Linda Cohn has anchored over 5,000 SportsCenter episodes — the most of anyone in ESPN history. She joined the Bernie & Sid show on WABC on Thursday, and, unsurprisingly, ESPN layoffs were a major topic of conversation.
“I’ve never been involved in something like this where many of my closest friends — you would just look on social media, and one by one you would see them saying good-bye,” Cohn said. “And it was really eerie. I don’t know how else to explain it … We all know what this business is like. We all know there are no guarantees, even if you have a contract. It’s just the way it is. So I think people had their eyes wide open, and if they didn’t have their eyes wide open they were really being foolish.”
She said that in the broadcasting business, and in many businesses, you have to look out for yourself and have your guard up about trusting people. She noted being very sad about losing her weekend co-anchor, Jay Crawford, and said that she has been told that she is safe “for now.”
“What’s sad is, as we all know in life, this should never have happened. And, the people that made these decisions, it’s truly a shame that they could not have seen this coming in the mistakes they made. And now, people that it wasn’t their fault are the victims of bad decision-making.”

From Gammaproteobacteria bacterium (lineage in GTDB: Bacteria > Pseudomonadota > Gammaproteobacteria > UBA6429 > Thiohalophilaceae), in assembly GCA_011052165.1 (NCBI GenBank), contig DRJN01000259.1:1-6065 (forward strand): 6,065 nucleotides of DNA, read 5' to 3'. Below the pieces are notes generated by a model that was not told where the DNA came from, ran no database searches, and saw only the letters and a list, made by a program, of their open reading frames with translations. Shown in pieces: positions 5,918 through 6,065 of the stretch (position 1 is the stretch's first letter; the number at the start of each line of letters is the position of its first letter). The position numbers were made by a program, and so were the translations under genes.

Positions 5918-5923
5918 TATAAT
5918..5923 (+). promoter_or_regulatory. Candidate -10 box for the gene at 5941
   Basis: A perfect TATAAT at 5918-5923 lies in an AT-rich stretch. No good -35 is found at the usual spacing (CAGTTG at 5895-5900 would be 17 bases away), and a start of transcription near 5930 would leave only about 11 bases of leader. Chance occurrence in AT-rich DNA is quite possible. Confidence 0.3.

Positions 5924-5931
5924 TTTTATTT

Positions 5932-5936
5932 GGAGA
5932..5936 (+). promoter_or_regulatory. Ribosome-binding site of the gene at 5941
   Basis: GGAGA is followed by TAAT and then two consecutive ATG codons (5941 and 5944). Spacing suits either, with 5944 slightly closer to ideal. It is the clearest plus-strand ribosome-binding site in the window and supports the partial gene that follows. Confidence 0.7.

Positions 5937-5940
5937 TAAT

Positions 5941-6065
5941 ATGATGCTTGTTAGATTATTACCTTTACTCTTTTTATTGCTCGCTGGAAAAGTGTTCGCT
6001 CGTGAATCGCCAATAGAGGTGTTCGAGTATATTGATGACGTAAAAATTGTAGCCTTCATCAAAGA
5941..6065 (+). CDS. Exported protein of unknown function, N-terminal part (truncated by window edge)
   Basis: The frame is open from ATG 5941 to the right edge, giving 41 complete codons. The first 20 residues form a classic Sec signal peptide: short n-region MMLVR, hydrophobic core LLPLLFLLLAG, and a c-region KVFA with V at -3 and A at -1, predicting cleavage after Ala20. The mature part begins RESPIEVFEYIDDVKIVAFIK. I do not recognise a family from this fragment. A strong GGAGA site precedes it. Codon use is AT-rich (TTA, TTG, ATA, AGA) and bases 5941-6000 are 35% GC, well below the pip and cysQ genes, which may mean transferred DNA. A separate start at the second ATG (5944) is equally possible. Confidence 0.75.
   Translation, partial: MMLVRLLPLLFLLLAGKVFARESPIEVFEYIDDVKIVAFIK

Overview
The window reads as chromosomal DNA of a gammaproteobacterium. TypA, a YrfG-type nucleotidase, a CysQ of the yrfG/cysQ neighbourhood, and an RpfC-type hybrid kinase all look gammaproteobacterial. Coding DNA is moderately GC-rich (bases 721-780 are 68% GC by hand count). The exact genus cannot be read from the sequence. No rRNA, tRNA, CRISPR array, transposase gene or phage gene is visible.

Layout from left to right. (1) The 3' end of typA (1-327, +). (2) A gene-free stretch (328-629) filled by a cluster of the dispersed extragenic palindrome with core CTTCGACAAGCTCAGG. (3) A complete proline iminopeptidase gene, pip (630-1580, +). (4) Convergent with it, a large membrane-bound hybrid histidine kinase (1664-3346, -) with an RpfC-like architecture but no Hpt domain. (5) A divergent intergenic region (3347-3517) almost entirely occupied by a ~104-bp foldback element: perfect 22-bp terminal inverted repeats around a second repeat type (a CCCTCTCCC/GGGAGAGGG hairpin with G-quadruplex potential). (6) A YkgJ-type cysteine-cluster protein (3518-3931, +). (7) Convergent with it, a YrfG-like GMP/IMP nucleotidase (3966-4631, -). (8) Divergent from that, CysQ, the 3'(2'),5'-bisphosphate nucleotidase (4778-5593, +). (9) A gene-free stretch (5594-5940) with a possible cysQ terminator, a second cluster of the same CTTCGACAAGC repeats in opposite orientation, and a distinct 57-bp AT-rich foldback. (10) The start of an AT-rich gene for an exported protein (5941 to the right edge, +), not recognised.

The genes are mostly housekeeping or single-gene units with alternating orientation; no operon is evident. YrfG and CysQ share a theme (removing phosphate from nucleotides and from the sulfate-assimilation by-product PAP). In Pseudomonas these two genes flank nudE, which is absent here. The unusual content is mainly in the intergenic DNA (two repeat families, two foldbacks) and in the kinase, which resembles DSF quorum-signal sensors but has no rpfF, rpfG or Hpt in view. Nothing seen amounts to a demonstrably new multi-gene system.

Cohn agreed that rights deals with the leagues are “part of the pie” in what went wrong. “They definitely overpaid for many of these products, whether it’s the NBA or starting up networks like the Pac-12 Network and SEC Network. It’s well documented … They [also] did not see that they would lose all these subscribers [to competitors like Netflix.]”
She also discussed “certain programming decisions.”
“I felt that the old school viewers were put in a corner and not appreciated with all these other changes,” Cohn said. “And they forgot their core. You can never forget your core and be grateful for your core group.”
Cohn was asked about politics and social stories like Colin Kaepernick, and Caitlyn Jenner winning an ESPY award for courage over Lauren Hill, and whether there is a “distaste” among some viewers for these programming decisions.
“I’ll tell you, I’m always very frank with you and every time I speak, and you’re right. You’re right. That’s definitely a percentage of it. I don’t know how big a percentage. But if anyone wants to ignore that fact, then they’re blind. And that’s what I meant about the core group of what made ESPN so successful.”